The physicians at the UW Medicine Pituitary Program provide comprehensive treatment to patients with disorders of the pituitary gland and hypothalamus.
Here’s a list of the services available at the clinic:
Our endocrinologists are experienced in the administration of replacement hormones. They may also recommend medications to block syndromes that result in excess hormones (such as prolactinomas, growth-hormone secreting tumors, Cushing’s disease and thyroid-secreting tumors).
- Our endocrinologists are also experienced in the use of investigational drugs for the treatment of prolactin and growth hormone disorders.
- They have been at the forefront of medical therapy for pituitary disorders, such as treating prolactinomas with dopamine agonists.
- Our neuroendocrine clinical nurses offer patient education, including self-administration of medications requiring injection.
Our surgical neuropathology consultation service provides expert, timely diagnosis of pituitary disorders.
- Our specialists analyze frozen tissue for rapid diagnosis, which allows surgeons to adjust treatment in the operating room.
Neuropathologists also provide support to ongoing clinical trials for pituitary disorders in addition to collaborating with other specialized centers of excellence.
The program offers state-of-the-art neuroradiology services to detect pituitary tumors. The specialists on our neuroradiology team are experts in diagnosing and evaluating patients before and after medical or surgical treatment.
Here are some of the studies your doctor may recommend:
- Typically, diagnosis will begin with a magnetic resonance imaging (MRI) study. Our cutting-edge scanners (3T and 1.5T), all equipped with the most up-to-date software, produce high-resolution images that allow doctors to better find and treat your tumor.
- We can also do dynamic pituitary imaging where a contrast agent helps radiologists identify normal tissue and pituitary lesions. This technique is especially useful in identifying small tumors that may be difficult to discern in standard images.
- High-resolution, 3-D MRI technology allows doctors to see even the smallest biologically active tumors, which are invisible in standard images.
- A diagnosis of Cushing’s disease can be further clarified through a procedure called cavernous sinus and inferior petrosal sinus sampling (IPSS).
If you have any of the common symptoms of an expanding pituitary tumor (changes in vision, double vision), our neuro-ophthamology team can perform a detailed evaluation, which can help minimize the damage caused by the expanding tumor and preserve and/or restore your vision.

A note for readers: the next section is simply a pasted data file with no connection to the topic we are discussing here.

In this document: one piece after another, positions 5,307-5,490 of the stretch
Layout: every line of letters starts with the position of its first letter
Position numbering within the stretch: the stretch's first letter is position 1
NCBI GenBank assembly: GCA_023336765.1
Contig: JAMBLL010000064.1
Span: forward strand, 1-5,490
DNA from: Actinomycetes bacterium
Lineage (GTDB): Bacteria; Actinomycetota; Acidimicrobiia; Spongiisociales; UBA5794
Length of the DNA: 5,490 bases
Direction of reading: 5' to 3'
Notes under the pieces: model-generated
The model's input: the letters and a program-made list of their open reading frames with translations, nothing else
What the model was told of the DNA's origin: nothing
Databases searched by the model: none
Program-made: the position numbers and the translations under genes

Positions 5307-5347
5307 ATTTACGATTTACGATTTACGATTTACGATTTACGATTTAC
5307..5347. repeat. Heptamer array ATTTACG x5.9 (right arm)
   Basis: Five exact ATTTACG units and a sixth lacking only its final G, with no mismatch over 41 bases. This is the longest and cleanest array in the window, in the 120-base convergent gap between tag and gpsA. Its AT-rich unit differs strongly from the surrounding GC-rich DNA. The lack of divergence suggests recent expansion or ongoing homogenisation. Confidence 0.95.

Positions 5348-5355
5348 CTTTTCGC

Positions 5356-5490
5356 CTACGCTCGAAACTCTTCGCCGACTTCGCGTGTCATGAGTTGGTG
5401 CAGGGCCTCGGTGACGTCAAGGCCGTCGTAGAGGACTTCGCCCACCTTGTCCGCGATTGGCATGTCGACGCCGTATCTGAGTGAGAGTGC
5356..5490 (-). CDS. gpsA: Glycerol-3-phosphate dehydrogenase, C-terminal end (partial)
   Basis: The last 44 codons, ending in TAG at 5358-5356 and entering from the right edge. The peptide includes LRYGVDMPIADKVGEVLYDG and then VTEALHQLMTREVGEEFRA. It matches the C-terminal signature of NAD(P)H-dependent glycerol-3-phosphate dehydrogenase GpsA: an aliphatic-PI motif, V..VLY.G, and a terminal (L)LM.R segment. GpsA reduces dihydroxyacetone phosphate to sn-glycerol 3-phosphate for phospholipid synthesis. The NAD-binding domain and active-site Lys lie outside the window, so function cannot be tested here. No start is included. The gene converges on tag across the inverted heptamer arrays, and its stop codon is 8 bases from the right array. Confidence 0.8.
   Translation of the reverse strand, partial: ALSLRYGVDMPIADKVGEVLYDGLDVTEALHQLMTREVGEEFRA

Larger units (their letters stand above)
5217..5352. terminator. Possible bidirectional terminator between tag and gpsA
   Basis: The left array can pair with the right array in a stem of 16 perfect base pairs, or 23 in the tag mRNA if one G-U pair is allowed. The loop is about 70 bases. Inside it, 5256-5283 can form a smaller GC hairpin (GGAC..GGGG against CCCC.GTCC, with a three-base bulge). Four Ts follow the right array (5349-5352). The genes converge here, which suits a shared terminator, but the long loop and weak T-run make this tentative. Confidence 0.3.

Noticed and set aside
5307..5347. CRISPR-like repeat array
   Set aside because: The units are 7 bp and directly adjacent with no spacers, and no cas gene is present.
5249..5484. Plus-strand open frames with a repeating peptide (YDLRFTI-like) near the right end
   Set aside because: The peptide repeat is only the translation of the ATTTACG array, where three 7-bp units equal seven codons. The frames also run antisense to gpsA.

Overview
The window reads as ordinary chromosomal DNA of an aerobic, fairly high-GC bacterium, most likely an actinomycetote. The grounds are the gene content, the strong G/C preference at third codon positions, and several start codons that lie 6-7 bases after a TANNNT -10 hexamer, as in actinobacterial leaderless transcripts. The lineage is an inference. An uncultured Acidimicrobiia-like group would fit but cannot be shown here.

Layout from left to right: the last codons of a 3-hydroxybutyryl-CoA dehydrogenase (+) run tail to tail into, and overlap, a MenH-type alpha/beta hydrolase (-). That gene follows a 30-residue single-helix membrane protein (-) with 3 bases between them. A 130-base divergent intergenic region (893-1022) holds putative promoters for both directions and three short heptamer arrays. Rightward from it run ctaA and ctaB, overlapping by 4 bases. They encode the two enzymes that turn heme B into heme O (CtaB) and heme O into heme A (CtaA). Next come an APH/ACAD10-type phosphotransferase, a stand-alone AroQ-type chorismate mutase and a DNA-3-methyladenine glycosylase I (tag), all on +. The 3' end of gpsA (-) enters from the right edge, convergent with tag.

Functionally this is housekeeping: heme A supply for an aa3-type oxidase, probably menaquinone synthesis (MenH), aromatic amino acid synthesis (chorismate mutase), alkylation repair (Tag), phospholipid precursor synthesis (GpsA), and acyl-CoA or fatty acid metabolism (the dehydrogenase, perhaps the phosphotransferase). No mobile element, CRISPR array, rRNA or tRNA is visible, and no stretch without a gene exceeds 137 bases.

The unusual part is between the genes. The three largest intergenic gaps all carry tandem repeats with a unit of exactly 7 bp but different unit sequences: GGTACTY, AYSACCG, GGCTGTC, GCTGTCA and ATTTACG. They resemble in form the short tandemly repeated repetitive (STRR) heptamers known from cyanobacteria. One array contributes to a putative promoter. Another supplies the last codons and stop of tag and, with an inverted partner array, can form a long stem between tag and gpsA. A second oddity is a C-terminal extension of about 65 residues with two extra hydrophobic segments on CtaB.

We have a highly skilled neurosurgical team who specialize in a minimally invasive procedure called endoscopic transnasal transsphenoidal surgery. In some instances, however, a more invasive procedure called a craniotomy is necessary to safely and completely remove the tumor.
Our surgeons are well versed in the newest endscopic techniques, as well as intraoperative CT scan and image guidance and gamma knife radiosurgery.
Here’s a breakdown of the different surgical procedures your surgeon may recommend:
Endoscopic Transnasal Transsphenoidal Surgery (TSS)
Endoscopic TSS is a minimally invasive procedure in which your surgeon uses a flexible endoscope to remove the pituitary tumor.
The benefits include the following:
- No incisions in your scalp, inside your nose or under your lip
- Minimal blood loss
- Low complication rate
- No nasal packing
- Tumors as large as 5 cm can be removed this way
- In most cases, the tumor can be removed without affecting the gland itself
- A majority of patients are discharged the day after surgery
Extended Enodoscopic Transnasal Transsphenoidal Surgery (TSS)
Extended TSS is used to treat tumors in the brain that cannot be reached by the standard method. The benefit here is that a craniotomy (temporary surgical removal of a part of the skull) is not needed.
While most pituitary tumors can be treated endonasally, if your tumor is large and not accessible through the nose, your doctor may recommend a minimally invasive procedure called a keyhole craniotomy. This involves temporarily removing a small section of skull to reach the tumor.
Gamma Knife Radiosurgery
Your doctor may recommend gamma knife radiosurgery if your tumor cannot be removed surgically or if it comes back after surgery.
The gamma knife does not actually involve cutting a tumor with a knife or scalpel. Instead the procedure, also known as stereotactic radiosurgery, uses high-energy gamma rays to pinpoint and destroy tumors. This targeted therapy also minimizes the effects of radiation on your pituitary gland and optic nerves, thus reducing side effects.